You appear to be under the delusion that the price of everything should be driven by marginal costs, which I suppose speaks volumes about your understanding of economics. In a free market, the price is decided by the delicate balance between supply and demand, not by cost.
This is a regulated environment, however. Instead of a free market with competition, a company is given a monopoly in exchange for being controlled by a government regulatory body. The regulator is charged with determining what is a fair price, and in that duty it must consider, not what is good for any specific individual, but what is good for the collective. A wise regulatory body does not consider any particular year or five-year period, but also includes long-term planning in its decisions.
Over the long term, it makes fiscal sense to pay off one’s debts sooner, rather than later. Thus, the rate-payers (plural, not any particular rate-payer) benefit from decisions like CWIP.
If you don’t like it, then perhaps you should start making arguments for deregulation.
If you don’t like it, then perhaps you should start making arguments for deregulation.
I hope if EL starts advocating for deregulation that he strives for intellectual consistency and recognizes the distortions caused by RPS, FIT and PTC.
I highly doubt it, Rod. EL is a solar advocate who thinks solar installations with average cost per Watt of >20$/Watt makes sense. Whereas a nuclear plant with 1/3 the cost per average Watt is too expensive for ratepayers.
Sadly, internal inconsistency is the hallmark of the typical renewable enthusiast.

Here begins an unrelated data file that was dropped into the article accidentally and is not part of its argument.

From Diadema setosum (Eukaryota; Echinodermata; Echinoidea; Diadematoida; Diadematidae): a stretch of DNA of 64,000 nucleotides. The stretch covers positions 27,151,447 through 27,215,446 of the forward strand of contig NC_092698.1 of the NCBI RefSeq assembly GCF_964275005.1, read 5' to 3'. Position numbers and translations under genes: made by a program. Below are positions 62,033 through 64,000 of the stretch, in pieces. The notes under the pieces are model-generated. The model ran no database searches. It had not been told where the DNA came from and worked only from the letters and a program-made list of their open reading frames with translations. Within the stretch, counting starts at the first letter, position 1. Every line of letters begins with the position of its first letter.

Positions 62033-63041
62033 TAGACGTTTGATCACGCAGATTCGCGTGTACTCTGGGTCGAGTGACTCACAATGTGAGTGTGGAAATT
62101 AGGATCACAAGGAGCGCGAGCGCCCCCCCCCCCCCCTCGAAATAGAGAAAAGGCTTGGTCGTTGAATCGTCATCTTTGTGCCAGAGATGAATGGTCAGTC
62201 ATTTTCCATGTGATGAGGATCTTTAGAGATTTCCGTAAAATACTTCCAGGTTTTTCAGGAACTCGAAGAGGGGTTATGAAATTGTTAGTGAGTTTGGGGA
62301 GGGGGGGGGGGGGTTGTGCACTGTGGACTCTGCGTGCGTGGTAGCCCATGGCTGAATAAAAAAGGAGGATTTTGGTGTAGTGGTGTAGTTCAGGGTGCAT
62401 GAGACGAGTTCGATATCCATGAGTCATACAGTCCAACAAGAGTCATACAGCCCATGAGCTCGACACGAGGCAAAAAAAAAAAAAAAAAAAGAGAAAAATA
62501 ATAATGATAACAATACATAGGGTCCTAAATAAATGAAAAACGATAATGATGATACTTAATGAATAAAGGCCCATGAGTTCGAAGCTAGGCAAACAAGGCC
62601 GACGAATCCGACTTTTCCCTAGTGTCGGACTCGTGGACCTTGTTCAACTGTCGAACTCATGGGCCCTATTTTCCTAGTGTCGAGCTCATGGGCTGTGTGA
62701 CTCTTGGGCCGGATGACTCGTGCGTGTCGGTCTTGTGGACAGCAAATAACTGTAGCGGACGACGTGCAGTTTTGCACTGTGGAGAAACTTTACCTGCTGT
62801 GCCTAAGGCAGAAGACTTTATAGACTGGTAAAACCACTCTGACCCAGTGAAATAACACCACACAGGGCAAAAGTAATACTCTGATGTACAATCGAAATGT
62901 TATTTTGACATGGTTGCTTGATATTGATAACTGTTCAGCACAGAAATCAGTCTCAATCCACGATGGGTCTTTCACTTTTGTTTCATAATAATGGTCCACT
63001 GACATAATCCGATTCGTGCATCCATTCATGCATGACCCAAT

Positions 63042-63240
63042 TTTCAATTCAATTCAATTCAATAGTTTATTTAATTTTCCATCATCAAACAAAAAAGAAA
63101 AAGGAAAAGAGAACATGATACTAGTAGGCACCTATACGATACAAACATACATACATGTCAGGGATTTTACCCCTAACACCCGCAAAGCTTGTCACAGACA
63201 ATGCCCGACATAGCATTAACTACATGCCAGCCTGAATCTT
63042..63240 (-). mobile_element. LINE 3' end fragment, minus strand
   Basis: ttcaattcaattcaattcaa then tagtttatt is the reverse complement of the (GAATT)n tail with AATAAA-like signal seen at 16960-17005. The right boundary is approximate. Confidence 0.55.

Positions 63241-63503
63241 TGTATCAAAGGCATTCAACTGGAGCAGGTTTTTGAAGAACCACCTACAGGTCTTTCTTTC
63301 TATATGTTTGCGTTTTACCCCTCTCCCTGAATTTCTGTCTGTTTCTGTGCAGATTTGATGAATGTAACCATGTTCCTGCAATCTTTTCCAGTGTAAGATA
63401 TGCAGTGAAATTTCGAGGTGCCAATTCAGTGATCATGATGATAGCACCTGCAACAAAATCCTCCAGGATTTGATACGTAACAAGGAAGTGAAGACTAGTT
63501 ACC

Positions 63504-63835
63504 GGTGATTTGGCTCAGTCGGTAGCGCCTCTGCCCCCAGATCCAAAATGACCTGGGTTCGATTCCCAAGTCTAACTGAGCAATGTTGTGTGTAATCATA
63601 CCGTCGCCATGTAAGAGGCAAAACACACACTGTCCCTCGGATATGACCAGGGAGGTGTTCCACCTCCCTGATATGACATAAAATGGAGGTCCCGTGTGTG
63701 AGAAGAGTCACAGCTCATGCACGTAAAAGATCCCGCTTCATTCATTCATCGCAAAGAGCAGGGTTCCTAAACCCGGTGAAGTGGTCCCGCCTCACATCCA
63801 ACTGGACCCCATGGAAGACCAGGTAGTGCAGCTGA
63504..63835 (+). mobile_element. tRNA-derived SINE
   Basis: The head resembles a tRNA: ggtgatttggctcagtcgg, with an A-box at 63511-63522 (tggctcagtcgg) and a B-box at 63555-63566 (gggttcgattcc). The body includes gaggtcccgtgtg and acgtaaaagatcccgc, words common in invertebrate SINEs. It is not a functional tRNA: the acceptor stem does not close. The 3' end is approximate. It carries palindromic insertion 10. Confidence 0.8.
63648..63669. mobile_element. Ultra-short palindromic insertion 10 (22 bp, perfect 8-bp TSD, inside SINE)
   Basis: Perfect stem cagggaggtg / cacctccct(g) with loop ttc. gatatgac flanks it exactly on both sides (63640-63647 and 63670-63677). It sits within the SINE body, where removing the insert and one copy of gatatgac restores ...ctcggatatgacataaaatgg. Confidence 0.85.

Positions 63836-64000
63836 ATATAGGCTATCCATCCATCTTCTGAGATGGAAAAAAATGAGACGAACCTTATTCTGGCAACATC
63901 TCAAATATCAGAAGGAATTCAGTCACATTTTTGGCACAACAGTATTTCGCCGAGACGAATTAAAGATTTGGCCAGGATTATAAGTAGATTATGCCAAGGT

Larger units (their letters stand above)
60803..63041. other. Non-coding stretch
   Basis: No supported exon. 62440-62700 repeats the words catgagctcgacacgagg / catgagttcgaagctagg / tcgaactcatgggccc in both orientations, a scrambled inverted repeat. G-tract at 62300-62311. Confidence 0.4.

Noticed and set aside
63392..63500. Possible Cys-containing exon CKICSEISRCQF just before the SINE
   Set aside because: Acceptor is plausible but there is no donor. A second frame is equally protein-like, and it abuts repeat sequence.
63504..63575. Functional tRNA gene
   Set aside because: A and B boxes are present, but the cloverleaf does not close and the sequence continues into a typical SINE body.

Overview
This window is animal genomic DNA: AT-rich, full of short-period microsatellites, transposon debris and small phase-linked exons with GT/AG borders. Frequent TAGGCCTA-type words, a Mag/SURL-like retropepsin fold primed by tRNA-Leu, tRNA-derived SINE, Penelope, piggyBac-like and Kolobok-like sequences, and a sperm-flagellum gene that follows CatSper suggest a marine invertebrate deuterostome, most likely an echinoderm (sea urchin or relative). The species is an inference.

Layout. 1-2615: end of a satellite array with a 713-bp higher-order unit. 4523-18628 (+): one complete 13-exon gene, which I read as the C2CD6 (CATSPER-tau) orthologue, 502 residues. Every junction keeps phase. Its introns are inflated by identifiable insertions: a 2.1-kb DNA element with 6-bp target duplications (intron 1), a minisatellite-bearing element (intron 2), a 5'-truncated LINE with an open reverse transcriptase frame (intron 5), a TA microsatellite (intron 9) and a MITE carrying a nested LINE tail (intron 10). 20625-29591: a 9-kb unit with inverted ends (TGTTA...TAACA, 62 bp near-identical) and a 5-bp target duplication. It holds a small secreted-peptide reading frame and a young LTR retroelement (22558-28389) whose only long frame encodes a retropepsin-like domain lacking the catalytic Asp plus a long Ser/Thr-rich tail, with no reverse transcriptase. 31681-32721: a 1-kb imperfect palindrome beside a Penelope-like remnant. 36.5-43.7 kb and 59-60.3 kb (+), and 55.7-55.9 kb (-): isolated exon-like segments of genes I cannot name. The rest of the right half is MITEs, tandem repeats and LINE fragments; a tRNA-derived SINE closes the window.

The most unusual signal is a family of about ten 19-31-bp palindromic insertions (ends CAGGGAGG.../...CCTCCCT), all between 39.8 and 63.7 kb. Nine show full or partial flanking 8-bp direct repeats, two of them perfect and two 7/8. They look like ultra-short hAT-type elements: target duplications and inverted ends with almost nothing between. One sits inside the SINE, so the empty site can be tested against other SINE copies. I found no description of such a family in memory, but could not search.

Do you have any numbers or references to back this up? Because CWIP looks to me to be a total scam. Rate payers taking on investment risk (for no financial reward), and private developers and shareholders taking on profits. Is there a reason why FPL can’t do business like everyone else, and just go to private capital markets to get their nuclear plants built? Even if it’s just a low interest loan from the Federal Government (or subsidy support on electricity that is actually getting produced) … this is a heck of a lot better than fleecing ratepayers (and adding insult to injury by offloading lots of investment risk onto them at the same time). Yuck … and we thought the banks were bad.
I see nothing here but a failure to secure investment capital from private markets for new nuclear plants, and a cooked up scheme to get a wary and already over burdened third party (who has no say in the matter) to foot the bill. If the high cost of renewables worries many here, just wait until some CWIP gets added to the mix. How is $50 added to your monthly bill as a Progress Energy customer (see below)? Republican State Representative Mike Fasano (who initially supported CWIP as a State Senator in Florida) has made it a cause célèbre to try and get it repealed (with bi-partisan support). So much so, he’s been writing other State legislators warning them not to do the same.